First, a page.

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abstract = "The present study was undertaken to test whether inhibition of the proangiogenic inflammatory cytokine tumor necrosis factor (TNF)-alpha can modulate retinal hypoxia and preretinal neovascularization in a murine model of oxygen-induced retinopathy (OIR). OIR was produced in TNF-alpha-/- and wild-type (WT) control C57B6 neonatal mice by exposure to 75{\%} oxygen between postnatal days 7 and 12 (P7 to P12). Half of each WT litter was treated with the cytokine inhibitor semapimod (formerly known as CNI-1493) (5 mg/kg) by daily intraperitoneal injection from the time of reintroduction to room air at P12 until P17. The extent of preretinal neovascularization and intraretinal revascularization was quantified by image analysis of retinal flat-mounts and retinal hypoxia correlated with vascularization by immunofluorescent localization of the hypoxia-sensitive drug pimonidazole (hypoxyprobe, HP). HP adducts were also characterized by Western analysis and quantified by competitive enzyme-linked immunosorbent assay. TNF-alpha-/- and WT mice showed a similar sensitivity to hyperoxia-induced retinal ischemia at P12. At P13 some delay in early reperfusion was evident in TNF-alpha-/- and WT mice treated with semapimod. However, at P17 both these groups had significantly better vascular recovery with less ischemic/hypoxic retina and preretinal neovascularization compared to untreated retinopathy in WT mice. Immunohistochemistry showed deposition of HP in the avascular inner retina but not in areas underlying preretinal neovascularization, indicating that such aberrant vasculature can reduce retinal hypoxia. Inhibition of TNF-alpha significantly improves vascular recovery within ischemic tissue and reduces pathological neovascularization in OIR. HP provides a useful tool for mapping and quantifying tissue hypoxia in experimental ischemic retinopathy.",
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Inhibition of tumor necrosis factor-alpha improves physiological angiogenesis and reduces pathological neovascularization in ischemic retinopathy. / Gardiner, Tom A.; Gibson, David S.; de Gooyer, Tanyth E.; de la Cruz, Vidal F.; McDonald, Denise M.; Stitt, Alan W.

In: American Journal of Pathlogy, Vol. 166, No. 2, 2005, p. 637-644.

Research output: Contribution to journalArticle

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T1 - Inhibition of tumor necrosis factor-alpha improves physiological angiogenesis and reduces pathological neovascularization in ischemic retinopathy

AU - Gardiner, Tom A.

AU - Gibson, David S.

AU - de Gooyer, Tanyth E.

AU - de la Cruz, Vidal F.

AU - McDonald, Denise M.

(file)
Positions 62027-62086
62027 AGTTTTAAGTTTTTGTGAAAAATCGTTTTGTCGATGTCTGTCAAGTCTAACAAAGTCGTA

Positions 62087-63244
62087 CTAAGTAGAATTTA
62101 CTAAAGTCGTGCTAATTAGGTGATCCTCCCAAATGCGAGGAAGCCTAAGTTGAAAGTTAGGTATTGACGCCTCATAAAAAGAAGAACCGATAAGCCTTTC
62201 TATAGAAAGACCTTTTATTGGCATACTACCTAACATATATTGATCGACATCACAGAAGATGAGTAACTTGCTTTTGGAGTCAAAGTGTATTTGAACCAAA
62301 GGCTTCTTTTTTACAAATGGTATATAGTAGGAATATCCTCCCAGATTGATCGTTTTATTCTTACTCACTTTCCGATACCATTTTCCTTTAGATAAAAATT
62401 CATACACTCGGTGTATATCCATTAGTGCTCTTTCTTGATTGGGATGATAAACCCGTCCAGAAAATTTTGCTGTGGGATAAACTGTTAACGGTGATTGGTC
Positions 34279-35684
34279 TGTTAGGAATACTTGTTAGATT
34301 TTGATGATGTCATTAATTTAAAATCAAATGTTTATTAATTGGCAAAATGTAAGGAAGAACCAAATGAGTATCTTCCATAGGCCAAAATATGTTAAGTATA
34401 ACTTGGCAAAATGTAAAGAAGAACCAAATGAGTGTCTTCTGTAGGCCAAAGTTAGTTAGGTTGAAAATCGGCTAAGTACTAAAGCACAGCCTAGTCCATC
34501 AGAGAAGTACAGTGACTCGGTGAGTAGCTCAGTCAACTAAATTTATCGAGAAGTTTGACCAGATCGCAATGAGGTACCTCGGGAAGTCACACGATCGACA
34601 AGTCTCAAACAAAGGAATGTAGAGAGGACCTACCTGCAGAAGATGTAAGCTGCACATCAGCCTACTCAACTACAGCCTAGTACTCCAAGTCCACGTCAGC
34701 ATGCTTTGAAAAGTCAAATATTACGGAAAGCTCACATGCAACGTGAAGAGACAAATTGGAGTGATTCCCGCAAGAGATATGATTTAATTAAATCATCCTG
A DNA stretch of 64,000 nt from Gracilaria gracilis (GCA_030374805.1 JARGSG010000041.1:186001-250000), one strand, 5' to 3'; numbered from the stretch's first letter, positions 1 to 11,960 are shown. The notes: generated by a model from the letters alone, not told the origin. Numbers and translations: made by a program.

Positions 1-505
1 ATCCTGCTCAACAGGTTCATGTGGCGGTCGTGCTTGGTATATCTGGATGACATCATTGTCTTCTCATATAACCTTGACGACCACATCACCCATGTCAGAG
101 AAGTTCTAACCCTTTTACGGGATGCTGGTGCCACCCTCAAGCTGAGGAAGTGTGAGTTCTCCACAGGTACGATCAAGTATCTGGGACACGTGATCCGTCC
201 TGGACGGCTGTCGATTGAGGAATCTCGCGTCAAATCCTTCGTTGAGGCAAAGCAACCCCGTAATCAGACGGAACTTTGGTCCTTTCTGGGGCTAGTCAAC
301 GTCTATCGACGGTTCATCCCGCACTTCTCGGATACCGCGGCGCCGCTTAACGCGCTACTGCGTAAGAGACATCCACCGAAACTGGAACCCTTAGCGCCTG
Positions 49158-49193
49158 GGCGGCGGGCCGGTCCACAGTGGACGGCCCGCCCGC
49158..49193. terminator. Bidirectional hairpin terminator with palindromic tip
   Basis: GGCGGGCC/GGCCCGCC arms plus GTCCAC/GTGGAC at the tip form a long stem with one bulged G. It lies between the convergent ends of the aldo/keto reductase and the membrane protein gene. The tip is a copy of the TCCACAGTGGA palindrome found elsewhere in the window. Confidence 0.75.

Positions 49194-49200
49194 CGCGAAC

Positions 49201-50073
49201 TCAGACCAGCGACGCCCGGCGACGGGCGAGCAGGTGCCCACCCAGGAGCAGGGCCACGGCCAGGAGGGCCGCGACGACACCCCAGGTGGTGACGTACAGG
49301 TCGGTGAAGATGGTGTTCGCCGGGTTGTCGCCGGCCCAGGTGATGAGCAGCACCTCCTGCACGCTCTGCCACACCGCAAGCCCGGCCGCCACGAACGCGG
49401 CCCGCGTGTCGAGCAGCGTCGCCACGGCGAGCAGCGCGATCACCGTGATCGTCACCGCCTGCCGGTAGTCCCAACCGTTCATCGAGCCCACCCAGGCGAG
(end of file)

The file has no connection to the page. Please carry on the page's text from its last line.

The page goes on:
AU - Stitt, Alan W.

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N2 - The present study was undertaken to test whether inhibition of the proangiogenic inflammatory cytokine tumor necrosis factor (TNF)-alpha can modulate retinal hypoxia and preretinal neovascularization in a murine model of oxygen-induced retinopathy (OIR). OIR was produced in TNF-alpha-/- and wild-type (WT) control C57B6 neonatal mice by exposure to 75% oxygen between postnatal days 7 and 12 (P7 to P12). Half of each WT litter was treated with the cytokine inhibitor semapimod (formerly known as CNI-1493) (5 mg/kg) by daily intraperitoneal injection from the time of reintroduction to room air at P12 until P17. The extent of preretinal neovascularization and intraretinal revascularization was quantified by image analysis of retinal flat-mounts and retinal hypoxia correlated with vascularization by immunofluorescent localization of the hypoxia-sensitive drug pimonidazole (hypoxyprobe, HP). HP adducts were also characterized by Western analysis and quantified by competitive enzyme-linked immunosorbent assay. TNF-alpha-/- and WT mice showed a similar sensitivity to hyperoxia-induced retinal ischemia at P12. At P13 some delay in early reperfusion was evident in TNF-alpha-/- and WT mice treated with semapimod. However, at P17 both these groups had significantly better vascular recovery with less ischemic/hypoxic retina and preretinal neovascularization compared to untreated retinopathy in WT mice. Immunohistochemistry showed deposition of HP in the avascular inner retina but not in areas underlying preretinal neovascularization, indicating that such aberrant vasculature can reduce retinal hypoxia. Inhibition of TNF-alpha significantly improves vascular recovery within ischemic tissue and reduces pathological neovascularization in OIR. HP provides a useful tool for mapping and quantifying tissue hypoxia in experimental ischemic retinopathy.

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KW - Diabetic retinopathy

KW - tumour necrosis factor

U2 - 10.1016/S0002-9440(10)62284-5